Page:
Mike Draper, founder and owner of Iowa-based t-shirt store RAYGUN, said Ginsburg was a merchandiser’s dream in part because she had the perfect mix of “serious but campy.” His store has become a staple for Democratic presidential candidates wooing voters in the First Primary State.
âYou didn’t really expect this little old woman to have a workout routine and be kind of a badass,â he said. âShe had these neck stuff that she wore so you could create RBG products without even using her face or her name. It has all the elements of something that is going to be marketable.
But Draper and others believe there may not be another RBG because people want a break from politics after four years of Trump and the pandemic.
When an image went viral of Sen. Bernie Sanders, I-Vt., Crossing his arms during Biden’s inauguration, Draper thought to himself, “This could be the last marketable political thing we’ve had in a while. . “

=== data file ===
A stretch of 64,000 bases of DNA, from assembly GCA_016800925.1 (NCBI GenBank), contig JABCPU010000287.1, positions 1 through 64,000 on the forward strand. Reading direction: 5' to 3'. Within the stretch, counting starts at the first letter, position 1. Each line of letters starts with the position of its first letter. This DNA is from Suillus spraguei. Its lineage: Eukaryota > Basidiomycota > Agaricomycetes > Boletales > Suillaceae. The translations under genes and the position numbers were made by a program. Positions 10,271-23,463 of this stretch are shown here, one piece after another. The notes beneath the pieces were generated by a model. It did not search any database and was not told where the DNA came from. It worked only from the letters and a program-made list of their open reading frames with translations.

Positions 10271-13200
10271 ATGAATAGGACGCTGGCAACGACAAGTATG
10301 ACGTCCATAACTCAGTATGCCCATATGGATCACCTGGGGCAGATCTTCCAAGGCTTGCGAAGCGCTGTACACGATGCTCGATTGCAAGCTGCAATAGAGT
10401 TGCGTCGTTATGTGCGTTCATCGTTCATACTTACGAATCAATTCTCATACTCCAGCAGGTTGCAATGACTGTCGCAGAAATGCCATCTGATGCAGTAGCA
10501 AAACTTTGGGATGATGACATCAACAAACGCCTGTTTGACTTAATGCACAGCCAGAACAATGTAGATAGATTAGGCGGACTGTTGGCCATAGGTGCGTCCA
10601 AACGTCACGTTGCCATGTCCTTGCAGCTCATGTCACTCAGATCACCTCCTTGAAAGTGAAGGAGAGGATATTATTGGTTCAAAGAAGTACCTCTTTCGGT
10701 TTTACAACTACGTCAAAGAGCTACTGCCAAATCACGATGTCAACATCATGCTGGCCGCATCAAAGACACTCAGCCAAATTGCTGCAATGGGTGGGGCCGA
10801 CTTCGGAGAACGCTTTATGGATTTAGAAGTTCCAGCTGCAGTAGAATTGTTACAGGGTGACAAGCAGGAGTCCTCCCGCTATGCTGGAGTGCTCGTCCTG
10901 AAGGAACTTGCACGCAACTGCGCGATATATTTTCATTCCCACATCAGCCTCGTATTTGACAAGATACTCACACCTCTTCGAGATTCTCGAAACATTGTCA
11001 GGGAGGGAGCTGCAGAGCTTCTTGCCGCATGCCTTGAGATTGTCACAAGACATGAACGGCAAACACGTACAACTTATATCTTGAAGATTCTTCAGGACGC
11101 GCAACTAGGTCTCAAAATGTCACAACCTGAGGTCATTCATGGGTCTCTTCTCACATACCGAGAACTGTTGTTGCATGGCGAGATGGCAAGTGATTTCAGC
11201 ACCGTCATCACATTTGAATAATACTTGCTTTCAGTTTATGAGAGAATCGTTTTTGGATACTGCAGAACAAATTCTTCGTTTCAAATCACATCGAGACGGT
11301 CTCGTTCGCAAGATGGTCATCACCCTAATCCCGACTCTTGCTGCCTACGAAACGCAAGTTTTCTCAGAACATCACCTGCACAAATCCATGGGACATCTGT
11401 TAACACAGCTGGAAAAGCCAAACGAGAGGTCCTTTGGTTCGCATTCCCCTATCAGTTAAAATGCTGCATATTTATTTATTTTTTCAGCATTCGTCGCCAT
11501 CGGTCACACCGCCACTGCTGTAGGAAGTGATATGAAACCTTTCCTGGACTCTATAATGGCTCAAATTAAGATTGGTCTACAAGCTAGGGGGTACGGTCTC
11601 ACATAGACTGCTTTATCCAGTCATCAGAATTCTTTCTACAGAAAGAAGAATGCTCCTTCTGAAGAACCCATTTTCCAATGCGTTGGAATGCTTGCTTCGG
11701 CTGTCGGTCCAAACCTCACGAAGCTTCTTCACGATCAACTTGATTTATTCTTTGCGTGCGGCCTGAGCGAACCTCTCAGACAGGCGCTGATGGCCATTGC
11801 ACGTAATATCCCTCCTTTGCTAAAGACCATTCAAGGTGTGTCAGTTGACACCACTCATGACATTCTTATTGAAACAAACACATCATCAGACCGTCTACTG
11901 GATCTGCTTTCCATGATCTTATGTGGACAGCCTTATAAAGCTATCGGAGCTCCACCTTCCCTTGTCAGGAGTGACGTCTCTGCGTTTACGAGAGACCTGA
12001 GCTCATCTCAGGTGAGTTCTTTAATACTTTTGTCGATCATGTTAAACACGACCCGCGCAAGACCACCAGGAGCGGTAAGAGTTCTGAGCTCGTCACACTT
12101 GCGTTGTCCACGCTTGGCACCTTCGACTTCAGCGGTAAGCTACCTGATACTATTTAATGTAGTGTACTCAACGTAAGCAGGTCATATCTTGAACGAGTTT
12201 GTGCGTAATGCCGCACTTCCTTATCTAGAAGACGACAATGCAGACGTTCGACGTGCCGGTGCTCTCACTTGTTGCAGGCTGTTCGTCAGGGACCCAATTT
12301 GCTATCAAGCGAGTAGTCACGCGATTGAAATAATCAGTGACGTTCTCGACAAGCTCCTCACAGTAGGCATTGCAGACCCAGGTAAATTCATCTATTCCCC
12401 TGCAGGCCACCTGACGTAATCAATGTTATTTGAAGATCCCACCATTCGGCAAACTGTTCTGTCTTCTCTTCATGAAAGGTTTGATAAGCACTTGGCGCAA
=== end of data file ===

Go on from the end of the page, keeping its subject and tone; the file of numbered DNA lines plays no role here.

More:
At Powell’s, the independent book mecca in Portland, Oregon, marketing coordinator Emily Brodowic said cultural figures with “more uplifting” messages have gained traction, such as pop star Lizzo, “Queer Eye” Jonathan Van Ness and tennis champion Naomi Osaka.
âThe search for political heroes (RGB, AOC, Kamala, Biden) was at its peak under the Trump administration, and at least in Portland now people feel less threatened by the government than they are looking for icons outside of. politics, âshe said. .
The Unemployed Philosophers Guild, a Brooklyn-based maker of “smart gifts for smart people,” sells everything from “Freudian slippers” (understood?) And mugs containing Shakespearean slurs to “Trump’s little soap for hands.” “.
It has an entire product category dedicated to Ginsburg – finger puppets, mugs, stickers, “I disagree” pins, “judgesmints” breath fresheners and more – and Trudi Bartow, the company’s sales manager, has said RBG’s sales increase further when the Supreme Court makes an important decision, even though it is no longer on the bench.